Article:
Wednesday, 30 July 2014
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Tactile sensor could enable low-cost robot hands

A novel tactile sensor based on a tiny barometer could be used to create a new-generation of inexpensive touch-enabled robot hands.

Developed by a team at the Harvard School of Engineering and Applied Sciences (SEAS) in the US, the TakkTile sensor has been developed to put what would normally be a high-end technology within the grasp of commercial inventors, teachers, and robotics enthusiasts.

‘Despite decades of research, tactile sensing hasn’t moved into general use because it’s been expensive and fragile,’ said SEAS student Leif Jentoft in a statement.

‘It normally costs about $16,000 to put tactile sensing on a research robot hand. That’s really limited where people can use it. The traditional technology also uses very specialized construction techniques, which can slow down your work.’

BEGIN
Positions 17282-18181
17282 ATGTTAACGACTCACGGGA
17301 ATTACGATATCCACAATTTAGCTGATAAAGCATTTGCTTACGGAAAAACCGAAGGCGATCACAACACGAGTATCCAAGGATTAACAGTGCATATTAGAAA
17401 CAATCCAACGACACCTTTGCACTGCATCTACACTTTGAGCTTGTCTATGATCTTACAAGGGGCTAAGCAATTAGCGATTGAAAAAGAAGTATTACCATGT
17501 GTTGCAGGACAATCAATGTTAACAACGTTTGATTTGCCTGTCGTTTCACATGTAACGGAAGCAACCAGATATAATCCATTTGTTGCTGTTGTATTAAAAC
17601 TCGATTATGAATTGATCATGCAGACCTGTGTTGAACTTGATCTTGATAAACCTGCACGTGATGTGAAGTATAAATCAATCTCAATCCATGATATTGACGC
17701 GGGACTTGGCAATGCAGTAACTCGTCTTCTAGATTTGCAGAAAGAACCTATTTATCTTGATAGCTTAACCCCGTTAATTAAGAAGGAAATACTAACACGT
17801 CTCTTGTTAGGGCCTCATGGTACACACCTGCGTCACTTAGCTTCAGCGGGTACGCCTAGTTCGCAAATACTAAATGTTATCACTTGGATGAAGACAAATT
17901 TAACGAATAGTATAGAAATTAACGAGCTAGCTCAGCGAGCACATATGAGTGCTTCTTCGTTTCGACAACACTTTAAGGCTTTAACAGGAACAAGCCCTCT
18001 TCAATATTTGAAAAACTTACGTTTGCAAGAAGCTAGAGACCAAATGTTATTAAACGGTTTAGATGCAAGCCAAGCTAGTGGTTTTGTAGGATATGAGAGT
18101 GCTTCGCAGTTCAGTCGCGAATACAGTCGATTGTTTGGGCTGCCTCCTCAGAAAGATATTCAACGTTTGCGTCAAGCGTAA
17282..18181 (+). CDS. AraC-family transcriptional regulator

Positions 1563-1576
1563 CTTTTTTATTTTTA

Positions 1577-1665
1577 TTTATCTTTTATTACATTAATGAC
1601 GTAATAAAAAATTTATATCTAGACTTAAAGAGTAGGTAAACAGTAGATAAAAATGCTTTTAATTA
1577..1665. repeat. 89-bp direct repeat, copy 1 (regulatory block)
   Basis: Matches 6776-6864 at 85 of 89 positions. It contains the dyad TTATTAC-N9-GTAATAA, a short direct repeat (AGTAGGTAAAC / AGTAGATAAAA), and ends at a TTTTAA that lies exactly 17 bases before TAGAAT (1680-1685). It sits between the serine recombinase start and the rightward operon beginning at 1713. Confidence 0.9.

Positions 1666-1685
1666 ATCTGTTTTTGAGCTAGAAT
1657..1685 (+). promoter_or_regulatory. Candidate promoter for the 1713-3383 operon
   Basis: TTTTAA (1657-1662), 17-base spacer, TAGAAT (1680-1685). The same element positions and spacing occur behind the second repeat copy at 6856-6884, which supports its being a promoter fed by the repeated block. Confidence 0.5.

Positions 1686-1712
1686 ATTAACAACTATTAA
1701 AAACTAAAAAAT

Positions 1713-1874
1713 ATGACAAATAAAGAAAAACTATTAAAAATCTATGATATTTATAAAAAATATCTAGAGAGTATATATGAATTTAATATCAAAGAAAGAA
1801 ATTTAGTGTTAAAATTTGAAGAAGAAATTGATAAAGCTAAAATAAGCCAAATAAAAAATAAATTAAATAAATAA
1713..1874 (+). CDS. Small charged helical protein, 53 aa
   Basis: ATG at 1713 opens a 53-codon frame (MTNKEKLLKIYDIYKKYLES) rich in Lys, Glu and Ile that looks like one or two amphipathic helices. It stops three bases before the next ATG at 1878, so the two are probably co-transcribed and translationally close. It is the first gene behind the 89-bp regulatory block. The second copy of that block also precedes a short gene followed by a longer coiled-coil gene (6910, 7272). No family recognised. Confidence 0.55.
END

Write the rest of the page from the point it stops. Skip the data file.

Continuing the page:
Apparently sensitive enough to detect even the slightest touch, the sensor is based on a tiny barometer of the kind widely used in cell phones and GPS units to sense altitude. This is protected by a layer of vacuum-sealed rubber.

As well finding potential use in robotic hands, the Harvard team said that the sensor could be used in a range of other electronic devices. It now plans to license the technology to companies interested in offering prefabricated sensors or in integrating TakkTile sensing into products such as robots, consumer devices, and industrial products.

Readers' comments (1)

  • Sounds like really clever thinking. Also worth looking at Quantum Tunnelling Composite. Sounds esoteric but already has applications. See A related approach, but with an inverse effect to QTC, can be seen here:

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